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Title:
Frank Reade, Jr., in the clouds
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Senarens, Luis, 1863-1939
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New York
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Frank Tousey
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Language:
English
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1 online resource (15 p.) 29 cm. : ;

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Inventors -- Fiction ( lcsh )
Science fiction ( lcsh )
Dime novels ( lcsh )
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serial ( sobekcm )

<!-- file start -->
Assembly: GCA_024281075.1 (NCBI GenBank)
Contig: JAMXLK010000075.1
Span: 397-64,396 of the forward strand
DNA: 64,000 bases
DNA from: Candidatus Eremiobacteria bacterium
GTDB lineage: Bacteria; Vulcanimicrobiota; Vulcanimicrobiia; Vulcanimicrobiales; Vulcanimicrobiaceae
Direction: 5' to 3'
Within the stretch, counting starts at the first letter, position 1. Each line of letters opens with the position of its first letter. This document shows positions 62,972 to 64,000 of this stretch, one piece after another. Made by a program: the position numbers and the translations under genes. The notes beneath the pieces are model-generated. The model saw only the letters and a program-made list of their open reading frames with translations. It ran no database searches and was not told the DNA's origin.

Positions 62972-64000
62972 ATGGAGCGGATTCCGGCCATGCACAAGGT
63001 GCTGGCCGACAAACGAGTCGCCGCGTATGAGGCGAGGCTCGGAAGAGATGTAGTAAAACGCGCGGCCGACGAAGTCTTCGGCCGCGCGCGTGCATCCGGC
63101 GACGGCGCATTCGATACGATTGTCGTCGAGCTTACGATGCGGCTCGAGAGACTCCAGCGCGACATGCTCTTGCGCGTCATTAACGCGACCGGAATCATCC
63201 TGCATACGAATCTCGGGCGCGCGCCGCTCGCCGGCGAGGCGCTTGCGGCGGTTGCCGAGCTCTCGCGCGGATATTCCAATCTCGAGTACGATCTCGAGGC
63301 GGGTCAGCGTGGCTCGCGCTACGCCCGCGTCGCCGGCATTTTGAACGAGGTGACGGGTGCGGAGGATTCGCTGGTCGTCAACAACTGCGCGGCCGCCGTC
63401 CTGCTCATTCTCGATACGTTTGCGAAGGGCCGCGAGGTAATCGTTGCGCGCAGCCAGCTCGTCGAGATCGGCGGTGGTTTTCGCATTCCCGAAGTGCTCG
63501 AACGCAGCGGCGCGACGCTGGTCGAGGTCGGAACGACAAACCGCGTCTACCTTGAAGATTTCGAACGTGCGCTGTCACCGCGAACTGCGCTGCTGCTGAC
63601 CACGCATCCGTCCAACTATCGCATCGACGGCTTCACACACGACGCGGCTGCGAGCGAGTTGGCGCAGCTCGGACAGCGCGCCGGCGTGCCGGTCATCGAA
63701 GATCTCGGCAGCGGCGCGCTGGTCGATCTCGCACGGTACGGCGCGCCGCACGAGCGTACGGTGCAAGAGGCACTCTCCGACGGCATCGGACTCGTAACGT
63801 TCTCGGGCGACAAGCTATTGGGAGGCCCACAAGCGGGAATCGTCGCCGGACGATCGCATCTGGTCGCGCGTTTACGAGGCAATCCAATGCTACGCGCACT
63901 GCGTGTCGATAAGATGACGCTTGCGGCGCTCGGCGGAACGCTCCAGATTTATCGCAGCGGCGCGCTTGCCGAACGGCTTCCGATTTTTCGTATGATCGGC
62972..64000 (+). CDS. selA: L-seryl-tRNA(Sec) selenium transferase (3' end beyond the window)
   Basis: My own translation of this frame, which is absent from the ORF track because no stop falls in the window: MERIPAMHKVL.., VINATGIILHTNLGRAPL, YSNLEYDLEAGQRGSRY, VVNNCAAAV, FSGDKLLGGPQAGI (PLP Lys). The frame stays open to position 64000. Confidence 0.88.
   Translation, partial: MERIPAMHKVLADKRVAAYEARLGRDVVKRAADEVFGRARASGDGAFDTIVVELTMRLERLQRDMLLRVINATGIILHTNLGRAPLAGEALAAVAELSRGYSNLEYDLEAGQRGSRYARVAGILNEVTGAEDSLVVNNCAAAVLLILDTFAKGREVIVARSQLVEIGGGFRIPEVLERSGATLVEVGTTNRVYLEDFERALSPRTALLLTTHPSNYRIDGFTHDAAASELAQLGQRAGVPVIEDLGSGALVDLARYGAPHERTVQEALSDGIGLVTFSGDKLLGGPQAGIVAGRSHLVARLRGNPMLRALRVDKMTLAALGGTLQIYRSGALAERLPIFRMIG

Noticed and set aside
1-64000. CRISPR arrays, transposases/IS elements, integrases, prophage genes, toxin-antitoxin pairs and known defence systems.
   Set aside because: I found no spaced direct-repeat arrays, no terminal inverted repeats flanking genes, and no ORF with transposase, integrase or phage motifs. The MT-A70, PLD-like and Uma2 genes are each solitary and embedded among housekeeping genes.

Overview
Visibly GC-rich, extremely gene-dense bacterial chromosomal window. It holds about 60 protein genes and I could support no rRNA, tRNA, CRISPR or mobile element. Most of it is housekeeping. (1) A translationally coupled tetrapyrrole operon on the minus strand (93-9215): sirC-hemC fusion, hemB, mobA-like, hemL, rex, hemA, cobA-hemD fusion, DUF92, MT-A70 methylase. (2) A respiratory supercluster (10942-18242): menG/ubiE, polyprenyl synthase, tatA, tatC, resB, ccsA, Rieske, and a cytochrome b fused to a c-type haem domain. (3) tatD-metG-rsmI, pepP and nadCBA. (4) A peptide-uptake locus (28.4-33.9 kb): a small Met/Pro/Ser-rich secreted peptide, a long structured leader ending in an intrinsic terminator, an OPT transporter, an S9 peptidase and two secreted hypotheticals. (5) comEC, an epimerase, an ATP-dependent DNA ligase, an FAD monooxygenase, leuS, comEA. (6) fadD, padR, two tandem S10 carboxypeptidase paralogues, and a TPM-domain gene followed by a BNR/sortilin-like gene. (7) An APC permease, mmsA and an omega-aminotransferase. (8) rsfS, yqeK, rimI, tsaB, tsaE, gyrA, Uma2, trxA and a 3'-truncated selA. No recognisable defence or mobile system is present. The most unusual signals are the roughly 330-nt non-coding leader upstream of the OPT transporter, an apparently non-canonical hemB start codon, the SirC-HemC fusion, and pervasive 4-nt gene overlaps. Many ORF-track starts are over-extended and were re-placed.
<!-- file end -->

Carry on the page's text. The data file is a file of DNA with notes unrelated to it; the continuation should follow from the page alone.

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University of South Florida Library
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University of South Florida
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All applicable rights reserved by the source institution and holding location.
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R17-00036 ( USFLDC DOI )
r17.36 ( USFLDC Handle )
024784937 ( Aleph )
63271993 ( OCLC )

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{coMPLETE.} ,F:aANK TousEY. PuBLISHER, 3! & 36 NoRTH MooRE STREE'l', NEw YoRK. { ) 'JticE } Vol. II New York, April 22, 1893. IssUED WEEll'.LY. 5 CJCN1 B. Enteted acc01d ina to the Act of Gonares"S, in the yeur 1893, by FRANK TOUSEY, in the office of the Libt atian of Gonrpess, at TVashinaton, D G ank Reade, Jr., in the Clouds. By "NONAME." Down, down went both Pomp and. t h e eagle Filled wit h unspeakable horror at. his doom, on. Just why he did so he himself didn't know.